“To anyone who suggests it is divisive, I would suggest it is responsible,” Inslee said. He said Boeing shouldn’t be able to yank jobs out of the state after benefitting from special treatment for years without expecting consequences. “We just can’t roll over and play dead here.”

He said a proposal related to Boeing taxes could be part of his next budget plan, due in December.


At Boeing’s request, one of its major tax breaks — a vastly reduced business and occupation (B&O) tax rate — was rescinded this year by Inslee and the Legislature to help the company avoid costly European tariffs.

But as Inslee emphasized Thursday, Boeing continues to benefit from other major tax incentives, including a B&O tax credit, a leasehold tax credit and a sales-tax exemption for software and computer purchases.

In all, the company’s major tax breaks saved it $1.4 billion between 2014 and 2019, according to reports by the state Department of Revenue. The tax package enacted in 2013, which helped secure the 777X assembly for Washington, extended tax incentives approved more than a decade earlier for the 787.

Republicans accused Inslee of failing the state.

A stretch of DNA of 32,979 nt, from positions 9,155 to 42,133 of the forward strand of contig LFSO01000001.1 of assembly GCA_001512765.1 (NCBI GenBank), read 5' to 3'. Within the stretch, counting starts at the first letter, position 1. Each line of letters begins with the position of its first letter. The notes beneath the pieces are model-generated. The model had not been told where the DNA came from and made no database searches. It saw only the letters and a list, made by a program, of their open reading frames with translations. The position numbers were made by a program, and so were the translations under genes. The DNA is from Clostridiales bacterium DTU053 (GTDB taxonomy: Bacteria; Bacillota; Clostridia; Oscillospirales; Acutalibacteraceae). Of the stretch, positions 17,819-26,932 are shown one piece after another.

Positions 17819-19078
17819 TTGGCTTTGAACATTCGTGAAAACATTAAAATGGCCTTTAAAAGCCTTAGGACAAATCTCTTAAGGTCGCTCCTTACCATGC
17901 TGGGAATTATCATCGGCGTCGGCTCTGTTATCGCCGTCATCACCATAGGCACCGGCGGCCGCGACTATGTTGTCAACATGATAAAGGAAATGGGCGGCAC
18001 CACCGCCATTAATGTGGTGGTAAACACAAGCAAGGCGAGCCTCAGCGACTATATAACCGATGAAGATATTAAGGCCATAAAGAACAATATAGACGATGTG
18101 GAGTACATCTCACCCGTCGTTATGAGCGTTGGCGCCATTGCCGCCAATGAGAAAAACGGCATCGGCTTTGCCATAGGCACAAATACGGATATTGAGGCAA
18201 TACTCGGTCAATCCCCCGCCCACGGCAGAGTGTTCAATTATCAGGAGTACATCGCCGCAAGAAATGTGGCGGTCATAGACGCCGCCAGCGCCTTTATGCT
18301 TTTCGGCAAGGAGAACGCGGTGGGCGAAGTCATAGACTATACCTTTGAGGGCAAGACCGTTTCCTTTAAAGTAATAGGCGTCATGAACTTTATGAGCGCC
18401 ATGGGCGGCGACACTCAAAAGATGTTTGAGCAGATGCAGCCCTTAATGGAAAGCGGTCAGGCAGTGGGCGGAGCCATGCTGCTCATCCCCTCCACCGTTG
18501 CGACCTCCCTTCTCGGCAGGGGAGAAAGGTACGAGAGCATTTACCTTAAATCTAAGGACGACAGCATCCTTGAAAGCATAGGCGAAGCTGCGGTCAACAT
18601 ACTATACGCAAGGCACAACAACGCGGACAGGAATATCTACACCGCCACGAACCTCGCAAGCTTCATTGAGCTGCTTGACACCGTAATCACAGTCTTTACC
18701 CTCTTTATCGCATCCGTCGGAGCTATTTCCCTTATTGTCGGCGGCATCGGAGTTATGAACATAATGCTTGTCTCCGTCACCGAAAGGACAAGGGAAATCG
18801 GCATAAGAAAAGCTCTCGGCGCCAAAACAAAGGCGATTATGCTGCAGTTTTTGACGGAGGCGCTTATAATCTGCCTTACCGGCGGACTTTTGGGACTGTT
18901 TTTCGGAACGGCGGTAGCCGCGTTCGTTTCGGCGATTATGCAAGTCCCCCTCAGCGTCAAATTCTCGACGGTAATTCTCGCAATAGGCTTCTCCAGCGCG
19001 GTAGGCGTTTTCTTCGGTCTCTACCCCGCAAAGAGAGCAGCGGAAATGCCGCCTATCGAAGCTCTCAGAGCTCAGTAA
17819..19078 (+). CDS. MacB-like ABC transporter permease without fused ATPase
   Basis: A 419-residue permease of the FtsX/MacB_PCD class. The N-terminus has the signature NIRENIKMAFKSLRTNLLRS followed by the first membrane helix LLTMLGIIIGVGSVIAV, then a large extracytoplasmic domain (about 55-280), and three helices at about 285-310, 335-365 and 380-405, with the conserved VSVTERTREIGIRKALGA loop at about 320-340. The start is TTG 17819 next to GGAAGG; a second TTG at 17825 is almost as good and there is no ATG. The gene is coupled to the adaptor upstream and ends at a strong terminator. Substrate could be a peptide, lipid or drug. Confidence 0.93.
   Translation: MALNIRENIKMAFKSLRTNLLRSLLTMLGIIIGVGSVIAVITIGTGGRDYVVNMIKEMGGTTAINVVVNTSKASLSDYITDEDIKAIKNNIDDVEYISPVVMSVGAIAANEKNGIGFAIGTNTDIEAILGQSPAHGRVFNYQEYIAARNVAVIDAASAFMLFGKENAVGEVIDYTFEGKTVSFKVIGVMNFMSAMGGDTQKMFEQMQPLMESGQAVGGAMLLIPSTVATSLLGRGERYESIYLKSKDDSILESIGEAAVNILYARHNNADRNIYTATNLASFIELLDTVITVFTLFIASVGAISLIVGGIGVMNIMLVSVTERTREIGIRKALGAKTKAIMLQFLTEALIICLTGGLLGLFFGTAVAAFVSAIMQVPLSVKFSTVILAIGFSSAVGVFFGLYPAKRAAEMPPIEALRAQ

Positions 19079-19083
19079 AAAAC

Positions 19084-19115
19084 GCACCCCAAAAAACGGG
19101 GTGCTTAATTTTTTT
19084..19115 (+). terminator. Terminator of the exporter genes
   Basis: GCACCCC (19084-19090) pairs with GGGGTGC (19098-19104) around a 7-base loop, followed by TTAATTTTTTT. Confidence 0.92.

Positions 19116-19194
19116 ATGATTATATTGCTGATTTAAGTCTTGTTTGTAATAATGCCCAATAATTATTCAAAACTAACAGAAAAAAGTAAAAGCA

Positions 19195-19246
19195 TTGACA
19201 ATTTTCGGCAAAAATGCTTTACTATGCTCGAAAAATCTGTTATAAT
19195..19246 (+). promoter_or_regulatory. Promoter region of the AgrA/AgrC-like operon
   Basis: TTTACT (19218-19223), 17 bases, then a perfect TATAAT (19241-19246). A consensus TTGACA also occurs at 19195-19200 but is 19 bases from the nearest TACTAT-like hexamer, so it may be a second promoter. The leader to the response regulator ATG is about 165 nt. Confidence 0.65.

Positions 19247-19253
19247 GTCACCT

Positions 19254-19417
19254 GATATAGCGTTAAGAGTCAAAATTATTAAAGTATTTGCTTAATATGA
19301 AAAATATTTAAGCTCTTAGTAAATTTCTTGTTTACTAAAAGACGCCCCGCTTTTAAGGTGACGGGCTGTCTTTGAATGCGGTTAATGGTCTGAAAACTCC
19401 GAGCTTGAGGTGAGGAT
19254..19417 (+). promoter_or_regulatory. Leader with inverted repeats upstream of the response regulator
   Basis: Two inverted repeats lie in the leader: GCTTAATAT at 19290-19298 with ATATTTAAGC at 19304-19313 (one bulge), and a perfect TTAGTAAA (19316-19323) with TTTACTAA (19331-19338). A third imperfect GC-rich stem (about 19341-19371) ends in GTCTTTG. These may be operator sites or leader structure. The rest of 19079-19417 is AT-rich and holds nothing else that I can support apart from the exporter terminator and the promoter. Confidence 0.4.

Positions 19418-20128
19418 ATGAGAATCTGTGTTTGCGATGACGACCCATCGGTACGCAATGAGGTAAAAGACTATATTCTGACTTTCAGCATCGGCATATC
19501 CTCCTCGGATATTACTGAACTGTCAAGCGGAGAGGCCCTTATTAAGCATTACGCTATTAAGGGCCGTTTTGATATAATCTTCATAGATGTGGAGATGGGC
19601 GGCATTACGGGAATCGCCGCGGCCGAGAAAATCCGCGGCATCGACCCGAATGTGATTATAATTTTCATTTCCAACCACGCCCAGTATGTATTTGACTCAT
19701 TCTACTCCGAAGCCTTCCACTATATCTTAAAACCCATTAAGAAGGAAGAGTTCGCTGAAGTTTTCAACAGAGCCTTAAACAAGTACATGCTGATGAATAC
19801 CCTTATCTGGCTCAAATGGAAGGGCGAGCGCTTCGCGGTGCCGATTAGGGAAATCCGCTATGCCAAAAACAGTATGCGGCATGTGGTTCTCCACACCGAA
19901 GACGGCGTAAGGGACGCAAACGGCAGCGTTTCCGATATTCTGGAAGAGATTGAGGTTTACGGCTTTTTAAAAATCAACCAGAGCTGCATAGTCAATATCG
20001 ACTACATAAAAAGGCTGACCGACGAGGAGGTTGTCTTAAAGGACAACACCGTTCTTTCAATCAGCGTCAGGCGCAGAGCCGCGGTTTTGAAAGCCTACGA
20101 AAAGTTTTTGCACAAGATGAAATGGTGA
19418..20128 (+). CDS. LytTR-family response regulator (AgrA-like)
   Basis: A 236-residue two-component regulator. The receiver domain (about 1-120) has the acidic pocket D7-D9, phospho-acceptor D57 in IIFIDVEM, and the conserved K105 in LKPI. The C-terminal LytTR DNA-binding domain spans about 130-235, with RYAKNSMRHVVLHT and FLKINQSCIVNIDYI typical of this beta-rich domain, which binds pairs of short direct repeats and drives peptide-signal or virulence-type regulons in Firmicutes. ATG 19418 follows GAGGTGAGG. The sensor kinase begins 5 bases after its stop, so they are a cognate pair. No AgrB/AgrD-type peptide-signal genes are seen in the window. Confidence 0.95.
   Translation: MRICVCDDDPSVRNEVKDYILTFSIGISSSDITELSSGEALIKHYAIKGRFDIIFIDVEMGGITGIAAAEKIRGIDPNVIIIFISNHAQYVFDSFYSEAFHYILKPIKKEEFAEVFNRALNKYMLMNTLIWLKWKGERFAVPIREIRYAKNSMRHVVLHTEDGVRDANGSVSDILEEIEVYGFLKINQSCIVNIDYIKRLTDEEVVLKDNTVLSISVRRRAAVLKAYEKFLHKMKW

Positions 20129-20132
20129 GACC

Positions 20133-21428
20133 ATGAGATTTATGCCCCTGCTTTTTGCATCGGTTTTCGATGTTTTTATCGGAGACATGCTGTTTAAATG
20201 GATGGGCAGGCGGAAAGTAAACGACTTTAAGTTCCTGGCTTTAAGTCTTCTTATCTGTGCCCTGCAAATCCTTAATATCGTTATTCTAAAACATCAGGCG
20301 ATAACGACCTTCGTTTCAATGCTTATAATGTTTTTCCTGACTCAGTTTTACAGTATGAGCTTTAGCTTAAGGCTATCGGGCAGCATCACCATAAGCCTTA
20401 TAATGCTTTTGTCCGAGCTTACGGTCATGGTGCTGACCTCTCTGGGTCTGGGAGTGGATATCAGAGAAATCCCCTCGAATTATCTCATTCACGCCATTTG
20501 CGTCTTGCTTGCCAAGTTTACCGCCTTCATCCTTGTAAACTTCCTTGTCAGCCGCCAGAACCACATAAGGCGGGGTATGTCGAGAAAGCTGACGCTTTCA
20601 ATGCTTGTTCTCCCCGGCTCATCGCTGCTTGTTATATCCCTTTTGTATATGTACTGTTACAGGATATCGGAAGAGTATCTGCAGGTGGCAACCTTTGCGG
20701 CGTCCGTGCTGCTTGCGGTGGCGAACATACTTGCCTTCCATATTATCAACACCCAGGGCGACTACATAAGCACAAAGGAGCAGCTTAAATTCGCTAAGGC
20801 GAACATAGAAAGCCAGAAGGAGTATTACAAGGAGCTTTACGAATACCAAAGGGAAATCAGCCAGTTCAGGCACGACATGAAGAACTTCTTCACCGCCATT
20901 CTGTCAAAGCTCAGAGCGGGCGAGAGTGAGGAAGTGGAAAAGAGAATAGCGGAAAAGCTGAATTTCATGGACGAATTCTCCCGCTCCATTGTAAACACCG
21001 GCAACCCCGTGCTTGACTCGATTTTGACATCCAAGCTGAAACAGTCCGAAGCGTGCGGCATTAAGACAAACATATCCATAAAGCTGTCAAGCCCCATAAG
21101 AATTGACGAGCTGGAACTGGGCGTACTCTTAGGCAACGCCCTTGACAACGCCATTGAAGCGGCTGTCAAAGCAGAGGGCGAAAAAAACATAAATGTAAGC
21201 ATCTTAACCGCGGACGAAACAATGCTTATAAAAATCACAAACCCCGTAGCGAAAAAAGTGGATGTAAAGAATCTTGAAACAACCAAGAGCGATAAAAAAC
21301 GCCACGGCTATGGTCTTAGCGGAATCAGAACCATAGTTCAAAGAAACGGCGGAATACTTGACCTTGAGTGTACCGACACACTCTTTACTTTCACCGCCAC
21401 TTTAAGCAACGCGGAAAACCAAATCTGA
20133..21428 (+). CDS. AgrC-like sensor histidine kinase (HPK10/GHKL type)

The state Republican Party tweeted that Inslee “is acting like the Boeing move wasn’t because of him and his policies. @JayInslee is bad for jobs.”

State Sen. John Braun, R-Centralia, said he believed Boeing’s decision came because of the coronavirus pandemic, which has devastated air travel and plane orders.

“Not surprising that they have to look for ways to reduce expenses,” said Braun, the ranking Republican on the Senate Ways and Means Committee, which handles tax policy.


But Braun called Inslee’s response to the Boeing move a “tongue-lashing” that was “frankly arrogant and certainly not helpful.”

Asked whether challenging Boeing’s tax status might cause the company to move additional airplane production out of state, Inslee said, “no, they won’t do that,” adding the 777X deal contained protections against it.